Hint: It involves working together.

They share a coach, have a combined total of more than two dozen national titles, and are the first- and second-fastest half marathoners in U.S. history. And on Sunday, for the first time, Molly Huddle and Emily Sisson will line up together at the London Marathon to race one of the fastest 26.2-mile courses in the world.

It is Huddle’s fourth crack at the distance and Sisson’s debut, but they plan to utilize some teamwork in a deep international field that’s likely to splinter early in the race. The duo is coached by Ray Treacy, women’s cross-country coach at Providence College.

“Obviously a lot can happen in the marathon, so we’re aiming for the ideal situation,” Huddle said during a phone interview on Monday. “But Ray does think we’ll be able to work together for a lot of the race and finish pretty close together, too. We both made it to the start line ready to roll, basically.”

Huddle, the two-time Olympian and American record holder in the half marathon (1:07:25) and 10,000 meters (30:13:17), enters London with a marathon best of 2:26:44 from her fourth-place finish at the 2018 New York City Marathon. Her goal on Sunday is to improve that PR and gain more experience at the distance before competing at the 2020 U.S. Olympic Marathon Trials in Atlanta next February.

After two tries in New York (she was third in her 2016 debut) and one shot at Boston in 2018 (when she experienced symptoms of hypothermia), Huddle is eager for an opportunity to focus on time, rather than strategy and tactics. Given a perfect day, she’ll aim to break 2:24, she said.

“It’s kind of the last chance to run a fast time on a fast course for me before the trials—and maybe ever, because I’ll be getting pretty old after the trials and before the Olympics,” said Huddle, who is 34. “It’s an opportunity I won’t have many more of—I have a sense of urgency. It gets me a little more motivated.”

The objectives are a little different for Sisson, 27, because she’s never raced a marathon before—though her performances during the buildup show promise. At the Houston Half Marathon in January, she finished in 1:07:30, just five seconds off Huddle’s American record. And at the Stanford Invitational in March, she walked away from the track with a 36-second personal record in the 10,000 meters, clocking 30:49:57.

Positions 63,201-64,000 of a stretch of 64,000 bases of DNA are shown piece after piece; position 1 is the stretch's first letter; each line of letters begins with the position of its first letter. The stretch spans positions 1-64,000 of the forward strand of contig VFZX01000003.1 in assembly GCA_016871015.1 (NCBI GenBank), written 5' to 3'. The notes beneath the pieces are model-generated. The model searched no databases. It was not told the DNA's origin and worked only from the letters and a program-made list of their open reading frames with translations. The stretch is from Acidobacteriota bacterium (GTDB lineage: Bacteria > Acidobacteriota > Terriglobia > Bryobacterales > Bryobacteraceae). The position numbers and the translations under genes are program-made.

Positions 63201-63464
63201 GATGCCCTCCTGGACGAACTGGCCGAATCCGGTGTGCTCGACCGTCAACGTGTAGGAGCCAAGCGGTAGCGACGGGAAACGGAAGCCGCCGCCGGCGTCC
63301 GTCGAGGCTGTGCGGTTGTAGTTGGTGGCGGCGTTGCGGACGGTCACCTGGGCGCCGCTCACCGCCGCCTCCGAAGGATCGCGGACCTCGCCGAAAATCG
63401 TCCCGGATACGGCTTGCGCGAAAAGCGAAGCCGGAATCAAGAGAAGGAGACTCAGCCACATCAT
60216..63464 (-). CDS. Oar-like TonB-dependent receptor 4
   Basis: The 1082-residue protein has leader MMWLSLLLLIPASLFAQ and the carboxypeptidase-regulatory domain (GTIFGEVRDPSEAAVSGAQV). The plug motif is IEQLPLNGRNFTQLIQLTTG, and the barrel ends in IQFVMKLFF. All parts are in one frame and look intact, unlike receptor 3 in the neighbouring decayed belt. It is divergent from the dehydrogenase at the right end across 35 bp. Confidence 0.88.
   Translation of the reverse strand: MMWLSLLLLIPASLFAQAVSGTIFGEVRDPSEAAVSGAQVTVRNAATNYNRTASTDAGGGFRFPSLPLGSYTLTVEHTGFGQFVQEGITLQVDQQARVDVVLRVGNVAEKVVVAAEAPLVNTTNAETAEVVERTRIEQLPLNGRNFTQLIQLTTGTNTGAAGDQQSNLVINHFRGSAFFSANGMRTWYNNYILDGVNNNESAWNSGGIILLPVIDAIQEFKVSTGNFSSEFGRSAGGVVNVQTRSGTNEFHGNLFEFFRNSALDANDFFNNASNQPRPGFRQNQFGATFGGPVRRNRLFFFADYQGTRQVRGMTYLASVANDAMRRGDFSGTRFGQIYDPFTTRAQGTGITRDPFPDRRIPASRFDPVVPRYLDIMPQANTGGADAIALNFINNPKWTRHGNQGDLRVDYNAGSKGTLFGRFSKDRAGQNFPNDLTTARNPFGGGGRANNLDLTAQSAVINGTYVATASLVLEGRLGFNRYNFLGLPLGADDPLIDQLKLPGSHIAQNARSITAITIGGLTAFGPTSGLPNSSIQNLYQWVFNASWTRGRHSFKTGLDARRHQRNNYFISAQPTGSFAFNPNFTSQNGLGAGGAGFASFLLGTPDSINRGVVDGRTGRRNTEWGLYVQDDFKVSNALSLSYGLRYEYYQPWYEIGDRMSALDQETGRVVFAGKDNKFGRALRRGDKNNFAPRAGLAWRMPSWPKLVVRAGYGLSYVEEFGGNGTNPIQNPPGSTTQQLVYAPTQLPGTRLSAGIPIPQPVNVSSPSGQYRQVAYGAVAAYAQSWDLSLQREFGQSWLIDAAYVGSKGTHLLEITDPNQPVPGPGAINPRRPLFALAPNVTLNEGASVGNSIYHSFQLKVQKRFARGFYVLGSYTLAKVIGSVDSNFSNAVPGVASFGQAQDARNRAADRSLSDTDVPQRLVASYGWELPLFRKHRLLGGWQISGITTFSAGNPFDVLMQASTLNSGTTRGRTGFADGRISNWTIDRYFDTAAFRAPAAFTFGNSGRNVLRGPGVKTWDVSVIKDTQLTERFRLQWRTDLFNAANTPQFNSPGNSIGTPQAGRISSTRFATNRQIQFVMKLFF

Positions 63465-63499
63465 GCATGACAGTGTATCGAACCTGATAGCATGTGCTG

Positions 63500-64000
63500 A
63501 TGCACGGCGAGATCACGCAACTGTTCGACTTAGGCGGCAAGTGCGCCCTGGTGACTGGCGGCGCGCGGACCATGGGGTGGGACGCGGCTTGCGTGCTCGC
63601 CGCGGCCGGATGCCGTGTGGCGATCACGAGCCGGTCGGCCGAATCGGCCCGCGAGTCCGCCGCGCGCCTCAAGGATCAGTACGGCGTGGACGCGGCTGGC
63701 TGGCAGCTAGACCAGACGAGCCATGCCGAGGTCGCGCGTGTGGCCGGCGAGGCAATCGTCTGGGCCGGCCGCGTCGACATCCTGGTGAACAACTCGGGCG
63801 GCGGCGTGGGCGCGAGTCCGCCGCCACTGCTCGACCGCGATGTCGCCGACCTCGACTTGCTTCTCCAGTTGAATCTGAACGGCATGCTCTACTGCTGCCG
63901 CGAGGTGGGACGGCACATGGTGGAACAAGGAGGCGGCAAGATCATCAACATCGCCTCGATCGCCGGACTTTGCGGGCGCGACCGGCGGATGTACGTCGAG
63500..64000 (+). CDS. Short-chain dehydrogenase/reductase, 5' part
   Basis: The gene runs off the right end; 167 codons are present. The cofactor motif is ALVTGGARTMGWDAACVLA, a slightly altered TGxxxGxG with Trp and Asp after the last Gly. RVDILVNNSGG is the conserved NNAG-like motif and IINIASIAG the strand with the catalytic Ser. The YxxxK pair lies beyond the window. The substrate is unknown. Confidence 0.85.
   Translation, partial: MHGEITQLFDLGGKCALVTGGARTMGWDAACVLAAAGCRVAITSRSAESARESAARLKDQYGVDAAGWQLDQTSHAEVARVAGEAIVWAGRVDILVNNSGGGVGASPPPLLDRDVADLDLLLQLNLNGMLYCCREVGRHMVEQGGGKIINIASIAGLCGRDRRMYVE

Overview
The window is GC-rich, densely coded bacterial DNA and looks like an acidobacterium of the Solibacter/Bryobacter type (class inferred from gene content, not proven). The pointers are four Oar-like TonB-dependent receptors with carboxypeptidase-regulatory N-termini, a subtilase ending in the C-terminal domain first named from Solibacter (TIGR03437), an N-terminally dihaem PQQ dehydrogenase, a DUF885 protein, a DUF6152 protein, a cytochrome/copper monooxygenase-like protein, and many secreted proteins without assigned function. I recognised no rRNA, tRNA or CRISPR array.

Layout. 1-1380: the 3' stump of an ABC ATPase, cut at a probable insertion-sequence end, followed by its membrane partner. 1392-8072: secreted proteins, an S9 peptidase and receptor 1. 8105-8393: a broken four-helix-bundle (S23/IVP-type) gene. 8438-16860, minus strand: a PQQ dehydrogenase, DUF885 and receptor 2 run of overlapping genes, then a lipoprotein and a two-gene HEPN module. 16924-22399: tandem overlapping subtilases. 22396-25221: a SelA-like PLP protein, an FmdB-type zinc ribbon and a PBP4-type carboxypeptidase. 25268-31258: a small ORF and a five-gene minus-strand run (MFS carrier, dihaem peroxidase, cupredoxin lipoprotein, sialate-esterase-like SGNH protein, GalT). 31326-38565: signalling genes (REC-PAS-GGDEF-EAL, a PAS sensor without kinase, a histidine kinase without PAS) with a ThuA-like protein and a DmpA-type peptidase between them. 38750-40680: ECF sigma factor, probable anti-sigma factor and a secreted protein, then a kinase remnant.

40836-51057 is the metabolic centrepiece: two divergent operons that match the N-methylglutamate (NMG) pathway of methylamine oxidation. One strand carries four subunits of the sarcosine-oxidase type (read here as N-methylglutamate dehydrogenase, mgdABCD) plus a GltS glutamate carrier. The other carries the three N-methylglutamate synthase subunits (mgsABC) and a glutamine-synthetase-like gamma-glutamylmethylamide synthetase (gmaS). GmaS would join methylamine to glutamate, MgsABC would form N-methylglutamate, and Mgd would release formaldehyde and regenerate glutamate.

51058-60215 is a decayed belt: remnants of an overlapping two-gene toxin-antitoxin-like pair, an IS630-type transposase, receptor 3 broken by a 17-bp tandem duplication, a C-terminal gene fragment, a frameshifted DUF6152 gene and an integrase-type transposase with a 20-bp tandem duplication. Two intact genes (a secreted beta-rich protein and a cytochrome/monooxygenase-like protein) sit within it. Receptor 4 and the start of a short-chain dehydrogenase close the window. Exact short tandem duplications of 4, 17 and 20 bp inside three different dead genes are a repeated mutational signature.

“I’m trying [the marathon] now because it gives me the option of what to focus on next year. If it goes well, I can kind of decide if I want to try both [the 10,000 meters and marathon] at the Olympic Trials,” Sisson said, during a phone interview on Tuesday. “If it doesn’t go well, then I’ll just go back to the 10K and when the timing’s better, I’ll move up to the marathon.”

Although Huddle and Sisson consider themselves training partners, their schedules didn’t match up for workouts and long runs. In fact, Tuesday in London was the first time in their marathon buildup that they completed a speed session together. Sisson started three months ago from a different point because of the half marathon in Houston, while Huddle was aiming for a fast 10,000 meters in March (mission accomplished: she finished in 30:58.46).

Sisson also said that her strength is tempo workouts, while Huddle spends more time on track intervals.

“Track work can beat me up a lot, so I think that’s why we weren’t put together during workouts,” Sisson said. “It still helps a ton just having Molly there to go for easy runs so I can bounce ideas off of her or plan trips like heading to London, or meeting up for dinner. It makes it a lot less lonely.”

Sisson and her husband, Shane Quinn, have permanently relocated from Providence, Rhode Island, to Scottsdale, Arizona, to take advantage of the warm winters, proximity to high altitude in Flagstaff, and to John Ball, a chiropractor who treats many professional runners from his office in the Phoenix area. Huddle and her husband, Kurt Benninger, are based in Arizona for much of the year as well.

Their training has averaged around 115 miles per week, Sisson estimated. For Huddle, it’s a slight decrease in volume—an adjustment based on how she felt at the end of previous marathon cycles. But she’s equally grateful to have Sisson by her side this weekend.

“At Stanford I don’t think I would have been able to run under 31 minutes if I didn’t have Emily there pacing and knowing we do the same training—I know what we’re prepared to do,” she said. “With the depth of the London Marathon, we’ll eventually fall off the pack and it’s good to know we’ll be able to run together.”

London’s professional field features six women who have run faster than 2:20, including Mary Keitany of Kenya, who set the world record for a women’s-only race (not paced by men) in 2017, finishing London in 2:17:01. And Vivian Cheruiyot, also from Kenya, is back to defend her title.

If the vet Huddle dispenses any wisdom to the rookie Sisson on the starting line, it’ll likely be to practice patience.

“This is the best of the field, which is new even to me, so I would maybe just remind her, ‘We gotta be careful here,’” Huddle said. “We have each other, so if we have to let people go early, that’s okay. We have to stay pretty calm if it’s fast.”

The gun goes off for the women at 4:24 a.m. Eastern on Sunday. NBCSN and NBC Sports Gold will begin broadcasts at 4 a.m. Eastern. On the men’s side, Kenyan Eliud Kipchoge lines up for his first 26.2 miles since setting the world record in Berlin (2:01:39), as well as Mo Farah, the four-time Olympic gold medalist who won the Chicago Marathon in October.